America Invents Act – Already Making its Mark


Enacted into law September 16, 2011, the America Invents Act (“AIA”), makes dramatic changes to many substantive areas of U.S. patent law. Five important provisions became effective upon enactment, and five more will take effect September 16, 2012. The federal courts have started to issue decisions based on the AIA, and the U.S. Patent and Trademark Office (“USPTO”) is busy promulgating rules to implement new AIA procedures. Here is a brief update:

False patent marking. “False marking” refers to the marking of a product as being protected by a patent when in fact, it is not. The AIA makes it considerably more difficult for a party to benefit from bringing a lawsuit for false patent marking, since the AIA requires that claimants show that the false marking caused a competitive injury. The AIA also prohibits claims for false marking based solely on marking with an expired patent. Since September 16, several courts have rejected false marking claims because of the claimants’ failures to show a direct competitive injury. See, e.g., Fisher-Price, Inc. v. Kids II, Inc., No. 10-cv-00988 A(F), 2011 WL 6409665 (W.D.N.Y. Dec. 21, 2011); Advanced Cartridge Techs., LLC v. Lexmark Int’l, Inc., No. 8:10-cv-486-T-23TGW, 2011 WL 6719725 (M.D. Fla. Dec. 21, 2011).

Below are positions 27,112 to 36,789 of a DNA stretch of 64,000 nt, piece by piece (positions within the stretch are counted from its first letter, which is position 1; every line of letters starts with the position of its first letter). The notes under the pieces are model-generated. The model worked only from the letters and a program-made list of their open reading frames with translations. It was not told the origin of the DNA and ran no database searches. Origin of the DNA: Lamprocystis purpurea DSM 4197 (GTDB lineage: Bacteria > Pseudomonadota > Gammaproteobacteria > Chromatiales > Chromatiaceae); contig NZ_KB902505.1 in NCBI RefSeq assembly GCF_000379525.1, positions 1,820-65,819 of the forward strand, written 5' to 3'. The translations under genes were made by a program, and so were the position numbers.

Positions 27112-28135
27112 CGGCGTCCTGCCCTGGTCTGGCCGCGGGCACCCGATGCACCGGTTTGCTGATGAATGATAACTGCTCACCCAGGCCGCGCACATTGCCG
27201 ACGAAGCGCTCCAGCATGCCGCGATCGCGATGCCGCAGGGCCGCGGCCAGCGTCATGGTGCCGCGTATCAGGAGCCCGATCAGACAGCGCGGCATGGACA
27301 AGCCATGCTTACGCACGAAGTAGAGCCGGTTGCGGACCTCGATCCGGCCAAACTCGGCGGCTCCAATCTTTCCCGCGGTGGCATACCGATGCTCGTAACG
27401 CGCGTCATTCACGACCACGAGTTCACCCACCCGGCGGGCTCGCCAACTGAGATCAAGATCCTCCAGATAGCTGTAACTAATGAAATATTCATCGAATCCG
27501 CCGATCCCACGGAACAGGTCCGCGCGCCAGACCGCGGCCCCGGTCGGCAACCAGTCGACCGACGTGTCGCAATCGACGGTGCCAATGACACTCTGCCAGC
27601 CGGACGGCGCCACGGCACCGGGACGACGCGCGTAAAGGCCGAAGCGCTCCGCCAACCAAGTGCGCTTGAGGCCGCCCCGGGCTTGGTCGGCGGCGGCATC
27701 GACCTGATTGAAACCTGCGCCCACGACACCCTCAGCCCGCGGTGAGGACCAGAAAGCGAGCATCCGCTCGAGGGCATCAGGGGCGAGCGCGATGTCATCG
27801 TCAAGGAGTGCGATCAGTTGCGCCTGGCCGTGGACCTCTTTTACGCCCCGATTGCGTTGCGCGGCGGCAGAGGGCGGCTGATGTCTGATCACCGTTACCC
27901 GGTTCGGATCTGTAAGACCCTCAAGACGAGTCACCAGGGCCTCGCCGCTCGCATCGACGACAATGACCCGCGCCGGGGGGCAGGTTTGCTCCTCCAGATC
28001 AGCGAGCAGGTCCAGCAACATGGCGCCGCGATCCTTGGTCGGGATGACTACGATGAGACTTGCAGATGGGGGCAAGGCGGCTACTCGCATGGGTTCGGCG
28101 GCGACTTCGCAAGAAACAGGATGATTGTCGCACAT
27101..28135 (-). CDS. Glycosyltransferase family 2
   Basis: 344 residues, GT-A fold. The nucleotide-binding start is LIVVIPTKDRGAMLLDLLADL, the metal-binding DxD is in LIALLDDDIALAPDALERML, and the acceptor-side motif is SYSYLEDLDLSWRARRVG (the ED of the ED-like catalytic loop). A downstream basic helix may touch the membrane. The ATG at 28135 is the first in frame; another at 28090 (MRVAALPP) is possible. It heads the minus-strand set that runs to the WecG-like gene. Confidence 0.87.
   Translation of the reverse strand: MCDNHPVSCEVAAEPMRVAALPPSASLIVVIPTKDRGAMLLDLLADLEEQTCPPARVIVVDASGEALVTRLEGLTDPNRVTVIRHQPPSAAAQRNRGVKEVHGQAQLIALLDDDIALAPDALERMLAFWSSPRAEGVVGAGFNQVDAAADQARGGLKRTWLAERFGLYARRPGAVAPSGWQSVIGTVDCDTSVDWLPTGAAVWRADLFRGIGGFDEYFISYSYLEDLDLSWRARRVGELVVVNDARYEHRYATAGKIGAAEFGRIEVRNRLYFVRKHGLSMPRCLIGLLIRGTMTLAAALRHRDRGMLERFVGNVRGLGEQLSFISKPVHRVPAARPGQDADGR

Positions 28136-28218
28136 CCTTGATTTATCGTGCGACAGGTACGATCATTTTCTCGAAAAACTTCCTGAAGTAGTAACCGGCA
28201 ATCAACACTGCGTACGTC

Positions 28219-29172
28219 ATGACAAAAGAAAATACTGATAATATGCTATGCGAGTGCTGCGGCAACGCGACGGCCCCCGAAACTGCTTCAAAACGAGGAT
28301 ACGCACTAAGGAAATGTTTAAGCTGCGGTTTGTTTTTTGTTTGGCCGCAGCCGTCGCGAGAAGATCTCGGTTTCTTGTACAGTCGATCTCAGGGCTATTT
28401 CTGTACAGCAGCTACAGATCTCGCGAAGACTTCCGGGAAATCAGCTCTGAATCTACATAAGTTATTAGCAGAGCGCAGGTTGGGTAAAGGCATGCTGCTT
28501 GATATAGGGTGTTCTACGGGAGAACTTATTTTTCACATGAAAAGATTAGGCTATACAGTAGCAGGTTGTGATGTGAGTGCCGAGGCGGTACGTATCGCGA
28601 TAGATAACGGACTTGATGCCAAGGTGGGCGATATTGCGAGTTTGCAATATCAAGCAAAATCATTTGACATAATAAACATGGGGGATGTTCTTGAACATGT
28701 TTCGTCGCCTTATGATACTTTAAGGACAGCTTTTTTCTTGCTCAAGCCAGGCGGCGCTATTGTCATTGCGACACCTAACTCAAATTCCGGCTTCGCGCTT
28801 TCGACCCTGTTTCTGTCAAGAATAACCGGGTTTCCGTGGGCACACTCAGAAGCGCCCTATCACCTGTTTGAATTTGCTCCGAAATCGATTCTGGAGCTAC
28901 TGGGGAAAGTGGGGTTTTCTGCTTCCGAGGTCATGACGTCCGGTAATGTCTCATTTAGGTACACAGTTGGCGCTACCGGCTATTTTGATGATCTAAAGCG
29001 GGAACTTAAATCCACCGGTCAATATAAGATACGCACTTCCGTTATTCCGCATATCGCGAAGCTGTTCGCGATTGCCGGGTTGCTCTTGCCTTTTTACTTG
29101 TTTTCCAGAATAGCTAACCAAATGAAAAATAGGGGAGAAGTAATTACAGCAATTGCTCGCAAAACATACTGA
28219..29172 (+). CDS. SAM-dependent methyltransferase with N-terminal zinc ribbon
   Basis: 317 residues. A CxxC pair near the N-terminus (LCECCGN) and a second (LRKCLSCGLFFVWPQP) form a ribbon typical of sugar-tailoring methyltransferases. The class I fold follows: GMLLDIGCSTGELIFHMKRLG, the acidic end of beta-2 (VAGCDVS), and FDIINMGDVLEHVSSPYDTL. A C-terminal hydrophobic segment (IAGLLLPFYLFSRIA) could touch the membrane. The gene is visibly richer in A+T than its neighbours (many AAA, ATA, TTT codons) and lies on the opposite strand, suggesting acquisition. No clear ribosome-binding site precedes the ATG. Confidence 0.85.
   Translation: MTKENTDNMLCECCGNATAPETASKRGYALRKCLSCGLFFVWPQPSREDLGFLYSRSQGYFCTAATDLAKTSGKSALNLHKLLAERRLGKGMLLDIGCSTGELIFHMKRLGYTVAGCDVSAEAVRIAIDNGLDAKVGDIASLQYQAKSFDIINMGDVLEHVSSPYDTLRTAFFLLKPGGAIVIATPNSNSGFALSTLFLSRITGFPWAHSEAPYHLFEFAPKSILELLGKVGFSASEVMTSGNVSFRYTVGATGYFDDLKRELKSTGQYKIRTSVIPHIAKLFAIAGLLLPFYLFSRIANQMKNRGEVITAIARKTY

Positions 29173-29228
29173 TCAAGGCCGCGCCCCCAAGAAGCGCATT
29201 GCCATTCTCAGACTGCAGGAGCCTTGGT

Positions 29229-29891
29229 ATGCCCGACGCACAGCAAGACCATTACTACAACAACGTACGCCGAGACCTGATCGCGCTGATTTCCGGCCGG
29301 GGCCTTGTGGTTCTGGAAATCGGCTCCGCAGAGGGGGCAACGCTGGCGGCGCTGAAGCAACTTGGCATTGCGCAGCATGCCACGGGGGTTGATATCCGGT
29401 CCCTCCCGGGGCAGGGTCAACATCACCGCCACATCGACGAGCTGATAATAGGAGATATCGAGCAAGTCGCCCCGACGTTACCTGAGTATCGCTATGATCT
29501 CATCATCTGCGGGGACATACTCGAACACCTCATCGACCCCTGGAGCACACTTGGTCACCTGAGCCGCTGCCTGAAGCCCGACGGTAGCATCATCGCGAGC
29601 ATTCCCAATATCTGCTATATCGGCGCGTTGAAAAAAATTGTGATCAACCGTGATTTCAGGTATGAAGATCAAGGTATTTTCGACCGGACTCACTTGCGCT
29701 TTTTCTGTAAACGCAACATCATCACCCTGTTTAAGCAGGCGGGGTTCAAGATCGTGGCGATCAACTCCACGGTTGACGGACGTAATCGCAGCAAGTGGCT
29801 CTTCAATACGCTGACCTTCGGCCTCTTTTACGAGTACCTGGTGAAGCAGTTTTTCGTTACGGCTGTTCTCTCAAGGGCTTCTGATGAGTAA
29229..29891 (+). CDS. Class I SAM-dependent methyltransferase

One court acknowledged that the claimant had demonstrated competitive injury, but dismissed the false marking claim to the extent it depended on false marking with an expired patent number. Fasteners for Retail, Inc. v. Andersen, No. 11 C 2164, 2011 WL 5130445 (N.D. Ill. Oct. 28, 2011). Another court has ruled that enactment of the AIA does not preclude claimants from continuing to assert that false patent marking violates state consumer protection laws, such as state laws of false advertising and unfair competition. Sukumar v. Nautilus, Inc., No. 7:11-cv-00218, 2011 WL 6325854 (W.D. Va. Dec. 19, 2011). A challenge to the constitutionality of the new false marking provision has been rejected. Seirus Innovative Accessories, Inc. v. Cabela’s Inc., No. 09-cv-102 H(WMC), 2011 WL 6400630 (S.D. Cal. Oct. 19, 2011).

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Published In: Civil Procedure Updates, Intellectual Property Updates

DISCLAIMER: Because of the generality of this update, the information provided herein may not be applicable in all situations and should not be acted upon without specific legal advice based on particular situations.

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